Dry conditions increase pressure on Mississippi Delta aquifer

Published 9:12 pm Tuesday, April 3, 2007

The Mississippi River Valley Alluvial Aquifer contains trillions upon trillions of gallons of water and serves as a vital safety net for farmers and catfish producers in the Mississippi Delta.

After 30 years of increasing agricultural pressure and a recent yearslong dry spell, though, researchers are beginning to see signs that the aquifer might not be bottomless after all.

“The Delta area of the state used way too much groundwater to irrigate and dewatered that aquifer considerably,” state climatologist Charles Wax said. “And now here we are in 2007 coming into a very dry spring.”

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Increased use and long-term drought conditions dating back to 2000 have led to falling water levels in the aquifer. While it would take decades to tap the reserve because it naturally recharges itself in time, researchers are beginning to see a net loss.

Wax and other researchers have secured grant money to get a better understanding of the loss-recharge cycle of the aquifer and to come up with ideas to slow down the steady pull from farms and ponds.

Dean Pennington, executive director of the Yazoo Mississippi Delta Joint Water Management Council, said on average researchers are seeing a net loss of 200,000 acre-feet of water a year or about 65 billion gallons of water.

Over the last year the aquifer dropped 2 feet in some places and it’s unclear how this spring’s dry conditions will affect its natural recharge, Pennington said. In a really bad year, the aquifer might lose 228 billion gallons. It might also gain that much in a year where rain and snow are plentiful.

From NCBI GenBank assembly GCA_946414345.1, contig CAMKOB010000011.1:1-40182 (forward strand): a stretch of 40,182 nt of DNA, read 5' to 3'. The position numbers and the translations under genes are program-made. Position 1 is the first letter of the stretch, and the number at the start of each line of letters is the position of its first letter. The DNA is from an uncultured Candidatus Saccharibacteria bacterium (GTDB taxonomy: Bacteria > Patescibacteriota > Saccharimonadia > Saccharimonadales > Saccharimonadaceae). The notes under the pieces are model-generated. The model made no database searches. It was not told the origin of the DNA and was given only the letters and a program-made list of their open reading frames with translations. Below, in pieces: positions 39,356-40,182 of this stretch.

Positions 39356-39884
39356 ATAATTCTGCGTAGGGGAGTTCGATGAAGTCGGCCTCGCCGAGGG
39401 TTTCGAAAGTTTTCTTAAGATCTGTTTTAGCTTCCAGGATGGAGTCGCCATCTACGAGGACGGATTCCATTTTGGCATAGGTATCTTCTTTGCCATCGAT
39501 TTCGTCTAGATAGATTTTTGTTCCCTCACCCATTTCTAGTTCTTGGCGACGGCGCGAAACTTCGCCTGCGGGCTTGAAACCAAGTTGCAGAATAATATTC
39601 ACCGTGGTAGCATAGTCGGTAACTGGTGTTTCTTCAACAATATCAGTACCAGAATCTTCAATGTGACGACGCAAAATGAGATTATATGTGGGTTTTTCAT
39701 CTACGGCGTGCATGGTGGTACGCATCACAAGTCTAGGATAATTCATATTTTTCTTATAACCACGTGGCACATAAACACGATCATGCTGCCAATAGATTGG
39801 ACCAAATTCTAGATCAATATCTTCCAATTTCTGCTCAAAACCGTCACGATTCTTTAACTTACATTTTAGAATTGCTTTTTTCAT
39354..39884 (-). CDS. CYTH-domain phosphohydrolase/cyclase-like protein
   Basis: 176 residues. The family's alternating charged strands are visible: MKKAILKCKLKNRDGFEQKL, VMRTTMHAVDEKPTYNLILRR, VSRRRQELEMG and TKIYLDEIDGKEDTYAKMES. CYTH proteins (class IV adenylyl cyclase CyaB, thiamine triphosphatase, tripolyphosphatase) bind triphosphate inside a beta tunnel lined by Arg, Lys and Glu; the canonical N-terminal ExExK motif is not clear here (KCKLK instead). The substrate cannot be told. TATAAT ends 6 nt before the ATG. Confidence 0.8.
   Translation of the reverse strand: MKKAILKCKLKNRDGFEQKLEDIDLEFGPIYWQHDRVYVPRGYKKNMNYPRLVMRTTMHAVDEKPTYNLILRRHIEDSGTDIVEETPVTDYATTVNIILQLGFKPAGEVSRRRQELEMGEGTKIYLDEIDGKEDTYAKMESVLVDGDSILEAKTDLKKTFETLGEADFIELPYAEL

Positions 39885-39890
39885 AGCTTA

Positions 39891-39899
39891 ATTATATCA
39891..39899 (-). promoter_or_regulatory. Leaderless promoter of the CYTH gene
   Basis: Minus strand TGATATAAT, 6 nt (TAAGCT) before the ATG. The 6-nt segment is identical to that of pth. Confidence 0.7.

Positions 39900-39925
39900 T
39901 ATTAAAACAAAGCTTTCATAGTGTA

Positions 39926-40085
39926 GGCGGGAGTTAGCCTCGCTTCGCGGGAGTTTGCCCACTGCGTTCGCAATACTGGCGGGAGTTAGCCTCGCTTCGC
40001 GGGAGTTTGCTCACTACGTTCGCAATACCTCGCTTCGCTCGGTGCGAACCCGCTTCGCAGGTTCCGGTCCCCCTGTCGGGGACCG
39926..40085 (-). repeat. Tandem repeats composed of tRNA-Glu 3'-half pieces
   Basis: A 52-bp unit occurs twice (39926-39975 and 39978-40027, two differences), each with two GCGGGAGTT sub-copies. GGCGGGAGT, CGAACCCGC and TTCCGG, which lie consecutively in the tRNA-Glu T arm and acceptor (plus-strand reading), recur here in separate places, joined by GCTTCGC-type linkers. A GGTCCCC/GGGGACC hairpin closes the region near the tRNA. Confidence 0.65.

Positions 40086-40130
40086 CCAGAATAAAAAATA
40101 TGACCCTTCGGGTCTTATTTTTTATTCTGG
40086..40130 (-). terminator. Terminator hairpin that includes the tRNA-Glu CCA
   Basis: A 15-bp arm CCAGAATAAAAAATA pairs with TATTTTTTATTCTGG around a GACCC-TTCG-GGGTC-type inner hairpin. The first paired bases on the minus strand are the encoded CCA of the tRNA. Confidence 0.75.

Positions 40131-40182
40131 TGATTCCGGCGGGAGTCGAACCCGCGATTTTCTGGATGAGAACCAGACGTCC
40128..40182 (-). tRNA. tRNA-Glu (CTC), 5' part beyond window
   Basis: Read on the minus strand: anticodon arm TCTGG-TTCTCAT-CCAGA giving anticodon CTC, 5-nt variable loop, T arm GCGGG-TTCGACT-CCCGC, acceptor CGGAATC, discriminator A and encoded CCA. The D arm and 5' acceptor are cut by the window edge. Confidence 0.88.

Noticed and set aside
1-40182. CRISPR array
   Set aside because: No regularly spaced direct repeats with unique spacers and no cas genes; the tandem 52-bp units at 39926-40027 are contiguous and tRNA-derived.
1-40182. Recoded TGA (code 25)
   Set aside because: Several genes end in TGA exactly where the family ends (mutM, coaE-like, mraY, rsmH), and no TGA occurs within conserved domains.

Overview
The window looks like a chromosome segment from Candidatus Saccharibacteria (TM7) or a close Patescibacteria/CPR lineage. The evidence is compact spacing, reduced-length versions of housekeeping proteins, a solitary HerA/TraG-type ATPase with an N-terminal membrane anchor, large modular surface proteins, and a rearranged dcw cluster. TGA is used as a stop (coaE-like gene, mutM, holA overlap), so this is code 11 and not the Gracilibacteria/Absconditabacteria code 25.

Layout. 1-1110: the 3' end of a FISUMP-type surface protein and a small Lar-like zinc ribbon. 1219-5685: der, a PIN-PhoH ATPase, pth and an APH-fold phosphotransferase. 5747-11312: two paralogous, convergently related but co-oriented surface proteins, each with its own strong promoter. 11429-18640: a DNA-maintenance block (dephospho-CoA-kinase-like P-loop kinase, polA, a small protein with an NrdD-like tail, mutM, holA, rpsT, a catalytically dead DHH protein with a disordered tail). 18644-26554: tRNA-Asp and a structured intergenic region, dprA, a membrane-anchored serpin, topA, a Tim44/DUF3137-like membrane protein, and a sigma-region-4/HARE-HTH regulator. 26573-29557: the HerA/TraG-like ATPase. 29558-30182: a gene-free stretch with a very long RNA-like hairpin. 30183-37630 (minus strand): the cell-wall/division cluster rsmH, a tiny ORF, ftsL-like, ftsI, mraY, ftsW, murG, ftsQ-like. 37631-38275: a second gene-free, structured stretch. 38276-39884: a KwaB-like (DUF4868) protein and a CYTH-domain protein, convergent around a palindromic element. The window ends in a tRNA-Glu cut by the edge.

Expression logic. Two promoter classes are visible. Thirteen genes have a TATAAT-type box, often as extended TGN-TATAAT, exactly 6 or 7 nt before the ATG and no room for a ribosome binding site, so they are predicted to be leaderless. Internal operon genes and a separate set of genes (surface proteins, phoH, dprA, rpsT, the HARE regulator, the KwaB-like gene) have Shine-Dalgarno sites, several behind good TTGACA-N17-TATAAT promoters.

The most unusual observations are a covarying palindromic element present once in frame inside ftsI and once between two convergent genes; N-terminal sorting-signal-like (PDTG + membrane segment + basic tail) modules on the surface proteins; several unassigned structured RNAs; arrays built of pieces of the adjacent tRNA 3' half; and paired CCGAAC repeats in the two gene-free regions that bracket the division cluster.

“It’s like I like to say about Mississippi — it’s feast or famine,” Wax said. “We’ve either got too much or too little. There are a lot of flood years in there as well as drought years.”

Rainfall this March in the Delta was the second lowest since 1950 and the Climate Prediction Center calls for the possibility of moderate to extreme drought through June.

“This is a really bad time to be having a drought,” Wax said.

The introduction of irrigation helped increase the number of crops grown in the Delta and the overall profitability of farming when it started in the mid-1970s. But water usage has continued to increase.

Mississippi rice farmers alone would need about 195 billion gallons of water a year under total drought conditions, Pennington said. And now that corn is taking hold in the Delta for use in ethanol, groundwater usage likely will spike.

Pennington will work with Wax this summer to compare aquifer water-level and climate data over the last three decades. They will then work on recommendations to help reduce the draw.

The sand and gravel aquifer extends out on both sides of the Mississippi River and touches parts of Mississippi, Louisiana, Tennessee, Missouri and Arkansas, where the bulk of it is located.

It sits 20 to 40 feet below the surface and extends 100 to 150 feet down.

The water is iron-heavy and tastes bad, so it isn’t suitable for drinking water, Pennington said. It’s perfect for rice, soybeans, corn and catfish.

The aquifer is naturally recharged from the Mississippi River and runoff from surrounding hills in the watershed. Wax said it’s unlikely the entire aquifer could be drained, but it could be lowered enough that certain areas would no longer be able to pull water from wells.

Farmers are looking at ways to lower their use of water. Ronnie Aguzzi, chairman of the water management district’s board of directors and a lifelong rice and soybean farmer from Cleveland, Miss., said he has leveled his fields so water doesn’t run off as easily.

There has been increased use of ditches to hold surface water for later use.

“That’s how we pick up extra surface water, letting rain water go in these ditches,” Aguzzi said. “But it looks like we’re getting less of that, too.”

Which means more of a reliance on the aquifer. Pennington’s group is hoping to help farmers cut use of the aquifer by 20 percent in the coming years.

“And that’s a very attainable goal,” he said. “If we had to cut our water use by 70 percent, that’s more serious. We’d be sweating this.”